Remember this movie?
Apart from it being just plain fun, and because, you know, Heath Ledger, at first I was a little put off by the modern rock sound track. But by the time Our Man on the Tourney Circuit is galloping down on his hapless opponent to the sound of Queen foot-stomping it from the bleachers?
That’s when I had my epiphany.
Tourney knights were the rock stars of their day. They had roadies, who ferried and cared for their gear. They had stage hands, who helped them suit up before each joust. They had groupies, whose favors they tied to their helmets (and I’m sure enjoyed other favors later, especially if they won). The names of the more popular knights were enough to fill the stands at a tournament, which in turn helped line the pockets of the touts, the food vendors, and the souvenir sellers (“I got your Sir Ulrich action figures right here!”).
Recently someone asked me how writing an historical novel was different than writing a novel set in the present day. How could I know what life was like then?
I can’t, of course. I can do a lot of research and make some educated guesses, but sooner or later it’s me and my imagination up against it all alone.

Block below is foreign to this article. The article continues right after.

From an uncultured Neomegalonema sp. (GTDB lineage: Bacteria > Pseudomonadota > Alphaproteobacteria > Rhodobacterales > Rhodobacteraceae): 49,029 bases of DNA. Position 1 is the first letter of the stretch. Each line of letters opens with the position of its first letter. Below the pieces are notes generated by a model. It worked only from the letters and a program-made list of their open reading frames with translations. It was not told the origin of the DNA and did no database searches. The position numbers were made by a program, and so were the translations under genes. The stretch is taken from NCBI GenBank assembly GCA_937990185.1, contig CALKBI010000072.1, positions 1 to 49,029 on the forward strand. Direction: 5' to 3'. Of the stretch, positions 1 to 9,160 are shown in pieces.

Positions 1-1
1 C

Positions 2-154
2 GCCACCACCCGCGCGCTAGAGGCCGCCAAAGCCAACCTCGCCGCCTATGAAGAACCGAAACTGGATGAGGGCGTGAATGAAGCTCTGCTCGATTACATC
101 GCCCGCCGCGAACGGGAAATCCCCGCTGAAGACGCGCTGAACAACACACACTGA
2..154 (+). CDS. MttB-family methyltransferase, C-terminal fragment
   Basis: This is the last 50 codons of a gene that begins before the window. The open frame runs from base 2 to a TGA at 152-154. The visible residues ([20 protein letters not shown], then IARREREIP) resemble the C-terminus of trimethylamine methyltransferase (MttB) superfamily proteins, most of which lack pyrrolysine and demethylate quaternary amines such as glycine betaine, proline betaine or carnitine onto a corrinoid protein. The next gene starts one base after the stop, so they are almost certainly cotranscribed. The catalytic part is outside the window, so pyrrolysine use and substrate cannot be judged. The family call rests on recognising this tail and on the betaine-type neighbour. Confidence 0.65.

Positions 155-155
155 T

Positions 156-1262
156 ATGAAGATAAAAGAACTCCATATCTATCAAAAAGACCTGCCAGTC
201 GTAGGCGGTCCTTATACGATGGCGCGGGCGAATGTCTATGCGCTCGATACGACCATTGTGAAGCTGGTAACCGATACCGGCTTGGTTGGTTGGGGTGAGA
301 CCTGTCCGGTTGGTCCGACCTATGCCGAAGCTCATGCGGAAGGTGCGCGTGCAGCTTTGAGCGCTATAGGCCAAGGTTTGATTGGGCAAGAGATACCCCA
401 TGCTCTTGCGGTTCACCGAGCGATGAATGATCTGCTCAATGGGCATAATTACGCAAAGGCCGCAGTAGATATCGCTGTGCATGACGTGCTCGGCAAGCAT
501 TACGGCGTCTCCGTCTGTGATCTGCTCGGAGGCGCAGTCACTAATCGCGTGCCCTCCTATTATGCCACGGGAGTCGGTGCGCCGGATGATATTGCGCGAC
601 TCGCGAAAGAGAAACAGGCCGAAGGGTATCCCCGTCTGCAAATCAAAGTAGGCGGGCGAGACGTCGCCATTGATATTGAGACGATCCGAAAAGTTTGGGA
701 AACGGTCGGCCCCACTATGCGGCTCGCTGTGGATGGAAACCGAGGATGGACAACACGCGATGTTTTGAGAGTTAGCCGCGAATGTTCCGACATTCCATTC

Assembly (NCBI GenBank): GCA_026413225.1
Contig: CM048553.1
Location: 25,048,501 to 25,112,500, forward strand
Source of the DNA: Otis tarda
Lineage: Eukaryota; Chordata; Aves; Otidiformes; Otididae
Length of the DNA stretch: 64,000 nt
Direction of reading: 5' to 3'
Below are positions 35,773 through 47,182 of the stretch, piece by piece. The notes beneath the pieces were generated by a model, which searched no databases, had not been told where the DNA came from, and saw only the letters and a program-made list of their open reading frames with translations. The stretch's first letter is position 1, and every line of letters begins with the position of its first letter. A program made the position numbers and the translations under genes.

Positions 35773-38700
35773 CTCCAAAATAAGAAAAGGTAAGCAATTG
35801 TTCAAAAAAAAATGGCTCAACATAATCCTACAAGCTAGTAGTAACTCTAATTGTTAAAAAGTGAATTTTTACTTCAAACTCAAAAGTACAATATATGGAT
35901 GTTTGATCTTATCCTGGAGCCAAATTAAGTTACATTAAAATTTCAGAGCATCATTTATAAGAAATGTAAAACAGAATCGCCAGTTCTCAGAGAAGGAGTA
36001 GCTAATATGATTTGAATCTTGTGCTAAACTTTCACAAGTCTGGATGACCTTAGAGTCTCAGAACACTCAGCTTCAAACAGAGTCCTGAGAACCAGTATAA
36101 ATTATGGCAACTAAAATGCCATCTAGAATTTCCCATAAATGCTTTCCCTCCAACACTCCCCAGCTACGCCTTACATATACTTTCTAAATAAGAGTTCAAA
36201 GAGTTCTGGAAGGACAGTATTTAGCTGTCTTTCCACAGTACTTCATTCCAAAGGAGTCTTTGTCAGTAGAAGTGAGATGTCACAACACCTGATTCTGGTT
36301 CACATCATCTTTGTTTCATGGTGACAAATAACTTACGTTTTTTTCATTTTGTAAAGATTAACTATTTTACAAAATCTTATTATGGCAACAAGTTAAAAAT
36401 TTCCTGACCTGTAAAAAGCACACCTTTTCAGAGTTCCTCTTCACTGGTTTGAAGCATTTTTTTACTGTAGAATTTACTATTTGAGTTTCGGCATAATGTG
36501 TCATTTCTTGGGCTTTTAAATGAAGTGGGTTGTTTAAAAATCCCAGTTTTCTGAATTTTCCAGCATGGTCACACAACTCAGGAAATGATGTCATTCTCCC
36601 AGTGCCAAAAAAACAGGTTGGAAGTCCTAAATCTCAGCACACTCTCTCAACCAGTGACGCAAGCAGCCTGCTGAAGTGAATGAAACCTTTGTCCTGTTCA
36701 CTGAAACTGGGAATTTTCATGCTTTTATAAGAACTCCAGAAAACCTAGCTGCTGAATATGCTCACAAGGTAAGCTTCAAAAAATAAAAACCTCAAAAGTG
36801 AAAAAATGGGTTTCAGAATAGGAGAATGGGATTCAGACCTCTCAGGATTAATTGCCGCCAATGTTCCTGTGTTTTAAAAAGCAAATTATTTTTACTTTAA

And then someone else asked me to give them an elevator pitch for Silk and Song.
“Route 66 in the Middle Ages,” I said instantly.
Johanna and Company are on camels instead of in a Chevvy Corvette, true.
Otherwise? Except for the tech, I don’t think that much has changed between then (any then) and now. We eat better, we bathe more often, we are less priest-ridden, but we still love and hate, laugh and cry, work and play. We still allow ourselves to be extorted of enormous sums to dress in fashion. We still go to war, we’ve just replaced the catapults with shoulder-fired anti-tank weapons and rocks with RPGs.
So whenever I wrote a line of dialogue that made me worry I was perpetrating an anachronism, I remembered A Knight’s Tale, and relaxed. Successful novels are first and foremost about character, and Silk and Song has plenty of those.